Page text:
My friend, the writer Andres Cristobal Cruz, recently gifted me with copies of a priceless translation of Noli Me Tangere in Kapampangan. “One for yourself,” he said in his note, “and one each for your two brothers, the priest and the politician.” The book, a project of the Commission for the Rizal Centenary during the administration of President Macapagal, brought back to me unresolved issues of language, nationalism and identity.
It was my first time to read Rizal in the language of my ancestors. The experience was akin to going home to the old house in Betis where I grew up, or going back to scenes of my childhood when the only language that filled the air was Kapampangan. On reading this wonderful book, I could not resist giving life to words long dead in my consciousness, forming them in my lips and rolling them in my tongue, and then sharing with my ears the pleasure of familiar sounds. Slowly, the images came back to me, like souls from the past offering to bridge my own personal discontinuities. Strangely, I began to grieve for a language I thought I had permanently lost.
My introduction to Rizal’s novels had been through Charles Derbyshire’s The Social Cancer and The Reign of Greed. I was in grade school then and I remember how my father used to read these books to us. He read slowly, savoring the English, while I wanted to get to the end of the story, and felt frustrated that English was getting in the way of my understanding. It was my mother who completed the stories for us in Kapampangan, but her remembrance was selective. For a long time I thought Noli was all about Sisa, Basilio and Crispin.
Kapampangan remained no more than a spoken language for me, destined to be forgotten as I moved out of my home and my community. At school, only Tagalog or English were allowed. More English than Tagalog actually, for while Tagalog was taught as a separate subject, English was introduced as the key to everything that was thought worth knowing. At UP in the early Sixties, all learning was done exclusively in English. Thus my own private alienation came in two stages: I was first estranged from my ethnic community, and then I was cut off from the wellsprings of the national culture to which Tagalog had led me. It was typical of my generation. Mercifully in my case, Tagalog movies and komiks sustained me.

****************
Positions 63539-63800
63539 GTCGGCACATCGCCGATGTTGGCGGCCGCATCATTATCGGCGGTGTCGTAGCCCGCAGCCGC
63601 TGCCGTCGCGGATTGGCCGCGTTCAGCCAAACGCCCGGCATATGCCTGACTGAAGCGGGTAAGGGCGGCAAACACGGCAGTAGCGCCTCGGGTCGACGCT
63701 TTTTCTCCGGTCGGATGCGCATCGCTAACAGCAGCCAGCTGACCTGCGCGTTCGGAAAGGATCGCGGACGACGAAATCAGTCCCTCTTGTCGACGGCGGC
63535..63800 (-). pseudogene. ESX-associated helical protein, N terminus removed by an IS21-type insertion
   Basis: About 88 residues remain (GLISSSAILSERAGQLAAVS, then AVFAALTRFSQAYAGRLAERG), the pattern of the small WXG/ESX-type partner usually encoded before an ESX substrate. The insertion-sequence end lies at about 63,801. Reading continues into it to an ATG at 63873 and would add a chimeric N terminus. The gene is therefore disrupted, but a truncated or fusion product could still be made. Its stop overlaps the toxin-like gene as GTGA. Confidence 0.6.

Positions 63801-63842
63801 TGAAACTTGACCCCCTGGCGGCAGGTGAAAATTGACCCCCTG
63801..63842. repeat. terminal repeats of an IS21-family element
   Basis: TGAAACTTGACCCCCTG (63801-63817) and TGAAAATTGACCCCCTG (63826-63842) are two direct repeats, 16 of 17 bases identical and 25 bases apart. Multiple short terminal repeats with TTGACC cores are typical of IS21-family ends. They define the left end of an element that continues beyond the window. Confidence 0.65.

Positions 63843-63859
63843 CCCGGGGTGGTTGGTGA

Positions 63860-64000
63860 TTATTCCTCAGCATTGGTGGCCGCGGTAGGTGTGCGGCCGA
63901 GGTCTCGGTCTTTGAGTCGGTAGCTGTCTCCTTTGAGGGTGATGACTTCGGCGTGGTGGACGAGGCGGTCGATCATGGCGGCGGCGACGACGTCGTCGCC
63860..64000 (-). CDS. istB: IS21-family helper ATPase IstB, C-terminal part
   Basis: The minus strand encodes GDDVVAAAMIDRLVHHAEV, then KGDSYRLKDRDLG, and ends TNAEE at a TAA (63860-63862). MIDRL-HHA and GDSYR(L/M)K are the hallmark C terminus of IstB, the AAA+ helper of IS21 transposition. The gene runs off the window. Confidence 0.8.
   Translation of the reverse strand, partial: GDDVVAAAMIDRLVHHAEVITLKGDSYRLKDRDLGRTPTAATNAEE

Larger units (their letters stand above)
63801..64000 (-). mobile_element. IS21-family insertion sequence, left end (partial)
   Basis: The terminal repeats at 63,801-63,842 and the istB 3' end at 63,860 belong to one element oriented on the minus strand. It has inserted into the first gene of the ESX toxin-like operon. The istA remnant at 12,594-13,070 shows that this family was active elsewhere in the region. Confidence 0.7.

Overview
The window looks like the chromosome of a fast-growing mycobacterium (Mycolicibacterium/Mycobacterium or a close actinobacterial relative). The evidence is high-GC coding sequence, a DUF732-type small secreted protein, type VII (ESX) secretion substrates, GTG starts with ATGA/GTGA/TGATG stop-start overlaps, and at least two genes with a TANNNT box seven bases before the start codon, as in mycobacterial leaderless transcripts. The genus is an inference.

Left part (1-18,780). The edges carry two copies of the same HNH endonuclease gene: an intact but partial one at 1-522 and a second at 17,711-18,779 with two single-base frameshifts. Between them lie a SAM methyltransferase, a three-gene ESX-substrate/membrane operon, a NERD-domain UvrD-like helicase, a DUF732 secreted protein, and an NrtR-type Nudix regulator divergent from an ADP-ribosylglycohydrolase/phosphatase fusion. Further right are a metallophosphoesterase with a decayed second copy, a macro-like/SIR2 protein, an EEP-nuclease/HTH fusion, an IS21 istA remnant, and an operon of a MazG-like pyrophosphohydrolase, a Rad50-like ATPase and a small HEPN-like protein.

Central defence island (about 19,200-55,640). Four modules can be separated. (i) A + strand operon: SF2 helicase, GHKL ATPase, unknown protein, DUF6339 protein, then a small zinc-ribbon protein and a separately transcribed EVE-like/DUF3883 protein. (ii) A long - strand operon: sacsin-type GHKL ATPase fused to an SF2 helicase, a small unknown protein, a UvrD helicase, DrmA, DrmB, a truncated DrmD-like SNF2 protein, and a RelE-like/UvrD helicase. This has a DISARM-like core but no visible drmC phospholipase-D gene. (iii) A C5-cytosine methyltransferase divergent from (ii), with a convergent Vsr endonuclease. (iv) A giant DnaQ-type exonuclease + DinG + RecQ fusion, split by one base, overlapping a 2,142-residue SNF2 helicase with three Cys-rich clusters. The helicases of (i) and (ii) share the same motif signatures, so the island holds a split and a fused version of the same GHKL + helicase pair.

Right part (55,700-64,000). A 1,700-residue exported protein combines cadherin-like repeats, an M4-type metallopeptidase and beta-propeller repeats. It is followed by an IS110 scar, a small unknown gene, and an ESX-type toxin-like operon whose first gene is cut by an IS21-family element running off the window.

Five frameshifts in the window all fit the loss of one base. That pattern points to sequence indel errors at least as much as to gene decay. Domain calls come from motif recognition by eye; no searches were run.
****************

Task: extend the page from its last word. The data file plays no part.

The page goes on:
In the immediate postwar years, the quest for modernity eclipsed nationalism. Our generation was not concerned with knowing who we were and where we came from, but only with deciding how to get to where we were supposed to go. We learned Philippine history, but only as a subject, not as a tool for self-understanding nor as a warrant for national striving. Identity was farthest from our minds.
Nationalism enjoyed a brief revival in the late 60s and early 70s, when it provided a vocabulary for student activism against a state that was perceived to be in the grip of a lingering neo-colonialism. The objects of its attack were the colonial content of Philippine education, the presence of the American bases, and US domination of the national economy. This nationalism found resonance in the global struggle against imperialist exploitation, and became the dominant perspective of the radical movement in the country.
In other societies, nationalism is the language of reaction and conservatism. It is the ideology of the state, and its articulators are usually the ruling elites. The nationalist consciousness is propagated to the detriment of sub-national communities and the exclusion of marginal peoples. A national tradition is consciously invented because the cultural heritage that exists often belongs to tribes or ethnic communities. National identity and national language become the means of suppressing other loyalties and identities based on subnational histories. In these contexts, nationalism is oppressive rather than liberative. Fueled by notions of mission and destiny, nationalism often provides the moral warrant for imperial expansion.
Nationalism has had a more respectable history in our country. The founders of our nation employed it as a vehicle in the quest for human liberty and social justice in an era of colonialism. Its beginnings were radical, and to this day it continues to be a progressive perspective largely because of its oppositional potential against the threat of global regimentation and control.
But viewed from the complex dynamics of identities within the national community it has demarcated, nationalism can pose some serious problems. If not handled with sensitivity and prudence, nationalism can be a vocabulary of tyranny rather than of autonomy. The Mindanao Muslims are a living reminder that for many ethnic communities in this country, integration into the Filipino nation has been conducted to their great disadvantage and largely without their consent.
Today the formation of personal identities taps a variety of sources: gender, ethnicity, religion, work. Young people rightly question tradition, and for them national identity often constitutes but a small fragment of their personal identity. No other generation has demanded more of its elders that they prove the moral value of a national identity. Loyalty to nation is no longer taken for granted. The nation-state has to show its worth in the everyday lives of its citizens.
Meanwhile, I am still reading the Noli in Kapampangan, and I cannot help thinking how much better Rizal sounds to me. I wonder what Filipino national identity would have been like if we had been able to read history in the languages of our ancestors.
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